Americans Are Getting Pessimistic…

Featured image …which shows that they are paying attention. A just-released ABC News/Ipsos poll finds that most Americans are now gloomy about our prospects for the coming year: As President Joe Biden completed 100 days in office, the country was optimistic about the coming year, but now, just after hitting the six-month mark, Americans’ optimism about the direction of the country has plummeted nearly 20 points, a new ABC News/Ipsos poll finds. »

The Economy: A Winning Issue for Republicans

Featured image The Democrats entered 2021 thinking they could do pretty much anything they want, and coast to future victories on the back of the inevitable economic rebound from covid shutdown-depressed 2020. No matter how much they held back the economy, their thinking went, it would show vigorous growth and thereby insulate them from political fallout. The Democrats’ cockiness was exemplified by Joe Biden’s absurd assertion that “no serious economist” is worried »

Is “infrastructure” a political winner for Democrats?

Featured image Polling suggests that it probably isn’t. Philip Klein discusses the matter here. One poll found that, by a big margin, Americans answer the following question affirmatively: President Biden recently proposed a $2 trillion infrastructure plan to be spent on roads, bridges and trains, internet access, power grid improvements, and clean energy projects. In general, do you support or oppose this plan. In another poll, by about the same large margin »

Dems Say: We’re In Trouble

Featured image Someone passed on to me a report done by a Democratic Party consulting group called Future Majority. The report covers polling done by Future Majority in 37 Congressional swing districts, along with additional polling in Pennsylvania, West Virginia, Arizona, Michigan and New Hampshire. Along with poll results, it includes extensive recommendations to the Democratic Party. The polling was mostly done between May 10 and May 14. The report is embedded »

Trouble for Dems in Battleground States

Featured image Earlier this month, the National Republican Senatorial Committee and the Republican Governors’ Association employed OnMessage Inc. to conduct a poll of 26 states where important Senate and gubernatorial races are shaping up in 2022. The poll included 1,200 likely voters, but it is not clear how those voters were distributed among the 26 states. Of the states that were surveyed, ten were classified as red, nine as purple, and seven »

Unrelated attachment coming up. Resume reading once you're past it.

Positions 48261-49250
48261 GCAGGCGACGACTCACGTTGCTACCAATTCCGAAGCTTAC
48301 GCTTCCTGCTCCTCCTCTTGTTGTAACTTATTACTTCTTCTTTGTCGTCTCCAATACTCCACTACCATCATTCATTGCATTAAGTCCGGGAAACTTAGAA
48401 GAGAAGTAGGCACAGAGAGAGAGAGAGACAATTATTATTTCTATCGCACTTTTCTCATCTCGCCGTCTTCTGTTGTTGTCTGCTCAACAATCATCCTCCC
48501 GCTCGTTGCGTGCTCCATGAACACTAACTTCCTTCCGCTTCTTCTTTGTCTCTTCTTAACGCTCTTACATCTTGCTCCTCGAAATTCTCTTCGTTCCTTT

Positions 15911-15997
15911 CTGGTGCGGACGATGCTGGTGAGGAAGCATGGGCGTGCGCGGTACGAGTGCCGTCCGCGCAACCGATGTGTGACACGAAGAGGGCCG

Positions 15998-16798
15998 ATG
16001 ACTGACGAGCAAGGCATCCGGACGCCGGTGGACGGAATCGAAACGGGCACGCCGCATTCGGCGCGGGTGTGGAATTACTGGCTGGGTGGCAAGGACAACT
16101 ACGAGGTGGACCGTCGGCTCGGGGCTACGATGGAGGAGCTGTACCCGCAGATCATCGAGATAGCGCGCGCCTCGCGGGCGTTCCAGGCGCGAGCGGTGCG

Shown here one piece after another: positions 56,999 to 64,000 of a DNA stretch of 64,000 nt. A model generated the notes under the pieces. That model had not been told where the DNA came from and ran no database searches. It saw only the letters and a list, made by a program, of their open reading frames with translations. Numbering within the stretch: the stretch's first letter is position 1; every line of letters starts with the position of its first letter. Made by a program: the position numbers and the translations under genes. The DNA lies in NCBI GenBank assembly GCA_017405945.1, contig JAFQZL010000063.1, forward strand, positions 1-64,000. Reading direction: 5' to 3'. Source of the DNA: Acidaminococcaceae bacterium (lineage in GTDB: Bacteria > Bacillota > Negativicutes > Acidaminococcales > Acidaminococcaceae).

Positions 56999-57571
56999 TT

Latinos deal Democrats setbacks in Texas

Featured image The Democrats are said to have high hopes for becoming competitive, and eventually dominant, in Texas. Like they did in Virginia. The Dems’ dreams could be realized, especially if enough people move from California to Texas — and forget why they left California. Texas is not Virginia, though. Not unless the federal government moves its headquarters to just across the border from the Lone Star State. Meanwhile, several GOP mayoral »

Dems to Selves: Was It Something We Said?

Featured image The New York Times reports today on an unintentionally hilarious and revealing internal study a consortium of Democrat-aligned consulting groups have produced concerning the fact that aside from Joe Biden, Democrats performed very poorly in the last election. There is special worry over the “overperformance” of Trump and Republicans with hispanics and blacks, which isn’t supposed to happen according to Democratic “emerging demographic majority” dogma that says if “we label »

GOP Wave In 2022?

Featured image OK, that headline is clickbait, and we all know it is far too early to predict next fall’s elections with any confidence. Still, there are lots of positive indications. To begin with, there are multiple reports that while the Democrats feel comfortable with their position on the economy, with continuing rebound from the covid shutdowns assured and with some polls showing the public on board with the Biden administration’s money-printing »